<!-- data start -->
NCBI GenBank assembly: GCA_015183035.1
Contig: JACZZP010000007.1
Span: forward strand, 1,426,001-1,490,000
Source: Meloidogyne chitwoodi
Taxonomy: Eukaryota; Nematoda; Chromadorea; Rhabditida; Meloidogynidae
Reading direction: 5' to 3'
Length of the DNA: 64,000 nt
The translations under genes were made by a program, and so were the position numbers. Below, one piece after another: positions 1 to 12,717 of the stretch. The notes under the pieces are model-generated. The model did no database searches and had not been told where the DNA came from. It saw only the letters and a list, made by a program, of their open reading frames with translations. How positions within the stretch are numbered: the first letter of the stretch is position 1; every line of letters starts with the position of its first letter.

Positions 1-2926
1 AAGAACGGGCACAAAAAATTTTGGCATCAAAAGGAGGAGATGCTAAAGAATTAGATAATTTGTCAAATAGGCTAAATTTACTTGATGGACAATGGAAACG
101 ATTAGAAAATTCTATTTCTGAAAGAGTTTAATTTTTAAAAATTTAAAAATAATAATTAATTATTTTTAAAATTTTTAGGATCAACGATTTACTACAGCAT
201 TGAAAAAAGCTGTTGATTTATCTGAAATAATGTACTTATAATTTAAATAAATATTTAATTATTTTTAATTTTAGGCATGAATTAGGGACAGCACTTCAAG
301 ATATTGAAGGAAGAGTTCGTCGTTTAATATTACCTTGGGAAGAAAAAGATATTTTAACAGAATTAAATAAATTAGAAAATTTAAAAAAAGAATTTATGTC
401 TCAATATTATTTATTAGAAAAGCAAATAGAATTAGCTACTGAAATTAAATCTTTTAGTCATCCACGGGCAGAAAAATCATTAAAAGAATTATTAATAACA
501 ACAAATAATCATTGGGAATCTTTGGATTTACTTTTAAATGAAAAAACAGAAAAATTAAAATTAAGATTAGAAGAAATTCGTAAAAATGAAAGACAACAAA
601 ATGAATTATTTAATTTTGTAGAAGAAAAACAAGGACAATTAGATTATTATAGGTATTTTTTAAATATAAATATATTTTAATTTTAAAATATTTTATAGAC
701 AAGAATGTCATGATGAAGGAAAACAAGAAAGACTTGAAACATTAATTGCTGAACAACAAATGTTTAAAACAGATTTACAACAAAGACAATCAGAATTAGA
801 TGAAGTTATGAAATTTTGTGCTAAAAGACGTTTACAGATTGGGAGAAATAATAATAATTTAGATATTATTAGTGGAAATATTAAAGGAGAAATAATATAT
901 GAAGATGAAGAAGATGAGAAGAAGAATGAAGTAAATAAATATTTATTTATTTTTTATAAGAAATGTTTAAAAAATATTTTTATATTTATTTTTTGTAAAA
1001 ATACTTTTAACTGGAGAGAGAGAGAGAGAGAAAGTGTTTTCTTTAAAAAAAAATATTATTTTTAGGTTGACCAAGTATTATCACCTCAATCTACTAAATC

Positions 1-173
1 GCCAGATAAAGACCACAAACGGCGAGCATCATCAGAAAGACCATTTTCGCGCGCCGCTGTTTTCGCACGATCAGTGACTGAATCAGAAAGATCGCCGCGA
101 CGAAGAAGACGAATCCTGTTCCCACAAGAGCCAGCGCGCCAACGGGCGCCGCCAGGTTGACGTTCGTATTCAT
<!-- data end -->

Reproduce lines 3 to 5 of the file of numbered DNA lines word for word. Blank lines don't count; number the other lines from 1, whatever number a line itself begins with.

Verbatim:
Span: forward strand, 1,426,001-1,490,000
Source: Meloidogyne chitwoodi
Taxonomy: Eukaryota; Nematoda; Chromadorea; Rhabditida; Meloidogynidae